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A quick check on social banking in Britain

I’ve written lots about USAA and First Direct as leaders in new media.  Both are financial firms without branches and both are loved by their customers. 

The key thing that differentiates both institutions is that they recognise they exist as a remote engagement and hence truly understand the art of creating digital relationships.

By way of example, and I use this example quite often, First Direct do not give their staff strict scripts for dealing with customers on the telephone.  Instead, they allow them to think and respond as humans.  As a result, First Direct has great remote human relationships.

One way to illustrate this is the story of a customer who left their handbag and purse on the train.  They had their mobile phone and that was it.  So they called the bank in distress, saying that they were stuck at the station and could not leave as they had no cash and no train ticket.

The station was Leeds, where First Direct is based, and so the call centre agent ran from the office to the station and paid for the customer’s ticket, gave them enough cash to get home and made sure their debit and credit cards were re-issued post haste.

That’s amazing customer service and is the reason why First Direct is regularly voted Britain’s best bank for customer service.

Both USAA and First Direct have also been leaders in creating a transparent social community on their own hosted platforms.

Back in 2009, both financial institutions launched curated online platforms to allow customers to air their views freely.

Interestingly, both banks have now removed their curated platforms to allow customers to talk freely via open social platforms: twitter, youtube and facebook.

These are highlighted on their home pages, with First Direct giving a clear nod to twitter:

First Direct

Although USAA have an upper hand by offering many specific advisory services via their home page also, such as communities for military spouses, veterans, financial advice and more.

USAA

USAA is also a tad larger, with over 637,000 likes on their Facebook page,  compared with First Direct’s 29,000.

Comparing numbers this way is slightly unfair however, as the two operations are very different.

First Direct appeal to a higher net worth, higher credit rated segment of the UK retail bank market whilst USAA covers all armed force personnel in the USA.

The thing I do like about both however is that they are the ones usually pioneering at the front end of digital finance.  For example, USAA were the first US financial firm to offer remote cheque deposits through a smartphone picture app and First Direct were the first UK bank on twitter.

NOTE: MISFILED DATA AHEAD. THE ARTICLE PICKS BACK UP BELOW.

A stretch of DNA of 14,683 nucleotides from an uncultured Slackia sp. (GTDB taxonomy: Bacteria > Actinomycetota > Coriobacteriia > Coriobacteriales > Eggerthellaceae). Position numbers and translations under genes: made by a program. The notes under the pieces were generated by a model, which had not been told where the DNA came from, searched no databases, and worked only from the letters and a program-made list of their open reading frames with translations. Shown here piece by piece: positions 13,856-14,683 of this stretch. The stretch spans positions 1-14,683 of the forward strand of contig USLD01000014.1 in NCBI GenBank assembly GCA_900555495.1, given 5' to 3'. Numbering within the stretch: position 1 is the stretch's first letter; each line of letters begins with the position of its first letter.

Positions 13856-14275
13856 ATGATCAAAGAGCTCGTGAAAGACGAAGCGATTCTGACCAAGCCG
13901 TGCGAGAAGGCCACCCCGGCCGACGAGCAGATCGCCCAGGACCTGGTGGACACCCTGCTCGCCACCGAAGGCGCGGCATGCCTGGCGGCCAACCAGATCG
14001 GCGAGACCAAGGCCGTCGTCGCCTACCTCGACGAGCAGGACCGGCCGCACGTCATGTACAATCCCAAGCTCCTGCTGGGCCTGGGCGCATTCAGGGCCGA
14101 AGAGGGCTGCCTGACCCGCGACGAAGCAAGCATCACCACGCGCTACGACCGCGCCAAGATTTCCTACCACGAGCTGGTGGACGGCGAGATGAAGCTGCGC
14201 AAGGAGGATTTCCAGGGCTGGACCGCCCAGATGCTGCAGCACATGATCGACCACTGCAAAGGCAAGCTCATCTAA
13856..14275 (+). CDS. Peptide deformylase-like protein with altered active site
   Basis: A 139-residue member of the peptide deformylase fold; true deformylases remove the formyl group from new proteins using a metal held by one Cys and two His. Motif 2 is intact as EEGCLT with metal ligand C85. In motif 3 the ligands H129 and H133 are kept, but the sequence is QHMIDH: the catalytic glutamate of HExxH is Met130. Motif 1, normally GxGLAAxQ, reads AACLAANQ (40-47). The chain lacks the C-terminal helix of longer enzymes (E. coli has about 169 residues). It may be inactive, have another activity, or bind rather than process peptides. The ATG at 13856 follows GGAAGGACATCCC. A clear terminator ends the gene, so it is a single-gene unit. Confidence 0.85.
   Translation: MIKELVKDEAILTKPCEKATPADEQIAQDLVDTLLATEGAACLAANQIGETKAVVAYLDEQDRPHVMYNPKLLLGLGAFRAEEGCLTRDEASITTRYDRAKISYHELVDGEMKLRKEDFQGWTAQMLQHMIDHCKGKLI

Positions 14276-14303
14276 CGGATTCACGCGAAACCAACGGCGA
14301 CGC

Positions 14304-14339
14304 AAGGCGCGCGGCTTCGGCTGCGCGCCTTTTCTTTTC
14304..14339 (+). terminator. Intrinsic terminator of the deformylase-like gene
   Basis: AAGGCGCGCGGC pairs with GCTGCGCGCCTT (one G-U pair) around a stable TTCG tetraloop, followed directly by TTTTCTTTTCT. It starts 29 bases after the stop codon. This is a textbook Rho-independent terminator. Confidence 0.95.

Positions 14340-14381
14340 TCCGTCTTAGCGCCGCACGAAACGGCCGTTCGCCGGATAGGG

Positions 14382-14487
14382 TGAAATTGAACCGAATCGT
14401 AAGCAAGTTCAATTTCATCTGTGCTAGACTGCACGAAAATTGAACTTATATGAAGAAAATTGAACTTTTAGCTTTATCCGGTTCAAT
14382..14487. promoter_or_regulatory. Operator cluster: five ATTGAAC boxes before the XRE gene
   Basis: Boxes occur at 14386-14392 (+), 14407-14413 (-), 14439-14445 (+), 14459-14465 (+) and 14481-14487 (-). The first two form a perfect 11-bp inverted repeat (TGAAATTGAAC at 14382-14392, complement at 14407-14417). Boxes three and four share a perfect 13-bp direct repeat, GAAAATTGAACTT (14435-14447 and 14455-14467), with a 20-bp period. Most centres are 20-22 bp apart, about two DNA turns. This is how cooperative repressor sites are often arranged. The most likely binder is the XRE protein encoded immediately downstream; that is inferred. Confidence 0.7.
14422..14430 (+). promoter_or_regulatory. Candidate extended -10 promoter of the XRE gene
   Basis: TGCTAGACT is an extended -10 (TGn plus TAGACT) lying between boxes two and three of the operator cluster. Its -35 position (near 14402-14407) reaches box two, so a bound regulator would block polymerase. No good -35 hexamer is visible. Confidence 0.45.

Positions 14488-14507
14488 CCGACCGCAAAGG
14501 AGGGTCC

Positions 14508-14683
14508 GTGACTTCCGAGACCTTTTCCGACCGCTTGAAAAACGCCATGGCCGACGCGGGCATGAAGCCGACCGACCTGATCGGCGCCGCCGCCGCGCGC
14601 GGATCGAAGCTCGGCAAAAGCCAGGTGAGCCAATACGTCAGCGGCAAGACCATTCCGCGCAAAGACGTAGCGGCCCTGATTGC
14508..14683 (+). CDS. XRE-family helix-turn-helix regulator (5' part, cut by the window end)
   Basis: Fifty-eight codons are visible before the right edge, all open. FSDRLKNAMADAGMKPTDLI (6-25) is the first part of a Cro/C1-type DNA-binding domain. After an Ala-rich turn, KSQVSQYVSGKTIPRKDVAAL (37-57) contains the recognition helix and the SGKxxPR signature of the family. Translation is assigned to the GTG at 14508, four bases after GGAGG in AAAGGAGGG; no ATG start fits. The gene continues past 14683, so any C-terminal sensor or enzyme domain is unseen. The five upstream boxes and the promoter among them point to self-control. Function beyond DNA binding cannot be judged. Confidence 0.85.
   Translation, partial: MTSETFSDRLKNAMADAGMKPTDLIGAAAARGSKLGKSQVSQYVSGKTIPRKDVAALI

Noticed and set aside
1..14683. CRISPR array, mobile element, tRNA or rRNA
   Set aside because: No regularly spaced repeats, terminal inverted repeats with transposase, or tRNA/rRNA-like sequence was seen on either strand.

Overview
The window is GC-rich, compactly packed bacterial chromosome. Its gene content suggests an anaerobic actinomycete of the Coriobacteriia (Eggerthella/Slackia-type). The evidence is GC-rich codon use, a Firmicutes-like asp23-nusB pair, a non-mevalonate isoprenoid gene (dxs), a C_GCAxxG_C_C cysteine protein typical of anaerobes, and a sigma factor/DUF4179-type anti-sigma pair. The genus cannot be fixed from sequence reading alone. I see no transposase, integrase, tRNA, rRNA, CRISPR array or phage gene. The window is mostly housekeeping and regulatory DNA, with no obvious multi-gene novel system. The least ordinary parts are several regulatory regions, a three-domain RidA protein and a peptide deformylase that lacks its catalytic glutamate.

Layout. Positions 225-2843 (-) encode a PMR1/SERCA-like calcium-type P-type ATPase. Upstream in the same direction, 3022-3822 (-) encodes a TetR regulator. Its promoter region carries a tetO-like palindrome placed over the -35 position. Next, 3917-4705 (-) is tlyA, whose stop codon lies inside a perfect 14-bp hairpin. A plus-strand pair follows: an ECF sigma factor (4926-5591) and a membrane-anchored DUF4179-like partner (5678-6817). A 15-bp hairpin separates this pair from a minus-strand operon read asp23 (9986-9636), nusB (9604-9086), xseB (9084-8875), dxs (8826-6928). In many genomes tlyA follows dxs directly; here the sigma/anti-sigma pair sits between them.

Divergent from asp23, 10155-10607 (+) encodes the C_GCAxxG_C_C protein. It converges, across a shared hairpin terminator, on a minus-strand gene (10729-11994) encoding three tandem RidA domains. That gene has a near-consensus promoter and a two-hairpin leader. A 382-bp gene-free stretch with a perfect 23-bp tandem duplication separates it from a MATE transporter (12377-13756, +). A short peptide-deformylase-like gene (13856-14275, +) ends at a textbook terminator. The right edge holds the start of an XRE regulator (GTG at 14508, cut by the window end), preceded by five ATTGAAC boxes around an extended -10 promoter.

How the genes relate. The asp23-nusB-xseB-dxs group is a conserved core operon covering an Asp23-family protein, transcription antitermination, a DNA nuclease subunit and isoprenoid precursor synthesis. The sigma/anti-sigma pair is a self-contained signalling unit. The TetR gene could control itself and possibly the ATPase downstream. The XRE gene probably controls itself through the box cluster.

Having said that, I was surprised to find that some of our mainstream banks are now becoming truly social too.

RBS have links to their Twitter and Facebook accounts on their home page as does NatWest (bottom right).

Natwest homepage

And NatWest surprised me to find that they have almost 150,000 likes on their Facebook page.

Lloyds also have links to social media on their homepage:

Lloyds homepage

Although they lag behind NatWest on Facebook with 47,000 likes.

Surprisingly, Barclays website has no reference to their social media presence and I got this message on their site regularly this morning:

Barclays live

That is surprising as their Facebook page has almost half a million likes, the most of any UK bank.

Barclays facebook

As for HSBC … no links on the homepage and no Facebook presence. 

HSBC homepage

 

Maybe they’re relying on First Direct to do their social work for them.

The key to all of this is that it is clear that banks have woken up to the idea of social media as a customer service tool.  Maybe the next move should be to see how much service they are providing through these tools.

About Chris M Skinner

Chris M Skinner
Chris Skinner is best known as an independent commentator on the financial markets through his blog, the Finanser.com, as author of the bestselling book Digital Bank, and Chair of the European networking forum the Financial Services Club. He has been voted one of the most influential people in banking by The Financial Brand (as well as one of the best blogs), a FinTech Titan (Next Bank), one of the Fintech Leaders you need to follow (City AM, Deluxe and Jax Finance), as well as one of the Top 40 most influential people in financial technology by the Wall Street Journal’s Financial News. To learn more click here...

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